Thursday, December 5, 2019

Inflection Point:
Pause that Refreshes or End of a Fad?

It's Thursday, safely enough removed from the frenetic sales activity of the holiday weekend dubbed "the Turkey Five" to watch the sales numbers sort themselves out. By now, in the past two years, AncestryDNA press releases had trumpeted their annual triumph: November 28 of 2017 claiming they had "more than tripled" the number of kits sold in 2016, and November 28 of 2018 also reporting "record sales."

On November 28, 2019? No comment.

To be fair, in this marketing year of the too-late Thanksgiving feast, November 28 was, you know, actually the day, itself. However, on that very morning, Business Insider ran an article headlined, "The golden age of at-home genetic testing may be over." And in a report two days prior, they recalled chip producer Illumina's July earnings call mentioning "softness" in the market.

Still, earlier this year, those who watch had estimated rates of DNA kit purchases—not at Ancestry alone but across the board at four of the five major DNA companies—chugging along at just under forty three thousand kits sold per day. Bloomberg claimed "DNA-Test Industry Booms" and cited information from market research company Kalorama projecting sales to "reach $310 million by 2022."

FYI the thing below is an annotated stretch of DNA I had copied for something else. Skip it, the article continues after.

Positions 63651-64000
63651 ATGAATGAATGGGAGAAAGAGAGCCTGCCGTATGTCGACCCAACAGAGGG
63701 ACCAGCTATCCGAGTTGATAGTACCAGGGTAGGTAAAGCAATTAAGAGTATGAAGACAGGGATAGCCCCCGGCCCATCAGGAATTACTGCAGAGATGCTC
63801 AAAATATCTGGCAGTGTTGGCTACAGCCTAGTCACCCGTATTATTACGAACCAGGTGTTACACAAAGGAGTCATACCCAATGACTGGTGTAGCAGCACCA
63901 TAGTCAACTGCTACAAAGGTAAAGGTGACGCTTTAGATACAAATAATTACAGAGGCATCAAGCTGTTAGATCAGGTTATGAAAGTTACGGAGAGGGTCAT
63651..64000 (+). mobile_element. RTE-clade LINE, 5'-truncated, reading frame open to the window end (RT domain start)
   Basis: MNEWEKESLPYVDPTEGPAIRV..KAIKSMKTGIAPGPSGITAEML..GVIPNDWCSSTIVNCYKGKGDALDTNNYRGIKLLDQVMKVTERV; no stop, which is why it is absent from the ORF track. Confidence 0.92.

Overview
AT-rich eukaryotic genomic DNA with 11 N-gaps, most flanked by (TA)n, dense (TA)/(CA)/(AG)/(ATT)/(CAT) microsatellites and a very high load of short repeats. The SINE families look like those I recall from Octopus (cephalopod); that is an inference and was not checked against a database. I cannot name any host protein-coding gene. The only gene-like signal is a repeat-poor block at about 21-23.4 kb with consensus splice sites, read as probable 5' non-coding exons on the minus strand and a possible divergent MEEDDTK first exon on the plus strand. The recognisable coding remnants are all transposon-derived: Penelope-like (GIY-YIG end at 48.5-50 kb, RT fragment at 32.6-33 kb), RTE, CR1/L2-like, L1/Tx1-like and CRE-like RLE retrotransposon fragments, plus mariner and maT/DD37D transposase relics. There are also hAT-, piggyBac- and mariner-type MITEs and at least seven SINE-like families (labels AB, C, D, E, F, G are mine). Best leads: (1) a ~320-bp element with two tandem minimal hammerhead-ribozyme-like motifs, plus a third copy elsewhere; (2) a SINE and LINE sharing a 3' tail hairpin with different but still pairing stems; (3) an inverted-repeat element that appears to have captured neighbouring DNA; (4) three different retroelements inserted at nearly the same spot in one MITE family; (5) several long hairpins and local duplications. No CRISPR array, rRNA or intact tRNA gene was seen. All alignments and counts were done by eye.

The news, however, wasn't all that rosy, even back in the early months of this year. Less than three months after issuing that forty three thousand kits estimate, Leah Larkin, PhD—The DNA Geek—spotlighted the "chilling" of growth for direct-to-consumer DNA kit sales. My own biweekly tracking of match results for the tests I administer, though certainly not a scientifically-designed survey, has shown a gradual slowing over the past several months.

Of course, those who are in this testing arena as consumers who use our results to further our genealogical research hope this is a momentary lull in growth—but don't be too sure.

Yes, AncestryDNA can still issue what has become their glowing annual post-turkey statement tomorrow—or maybe even later today. But I won't hold my breath. After all, companies launched those tempting sales prices well before the Thanksgiving holiday this year—including MyHeritage with what is now the newest new low for prices, $39. Whether the lowered prices will be the shot in the arm this industry desperately needs is yet to be seen.


  1. I suspect it's just a normal flattening of sales as we are several years into the DNA craze. I’ve purchased all of them and tested all close family members and several cousins. Most of my fellow genealogists have done the same.
    Things are bound to downturn in any business such as this. Hopefully we will still get the influx of new matches, maybe just not as many.

    1. Yep, I'm guilty of doing the same thing, too, Diane! And that may have fueled the tremendous growth seen in prior years. Yes, downturns are possible, considering every business category has experienced them. Of course, I'm hoping things will pick up, but at this point, I'm not so sure.


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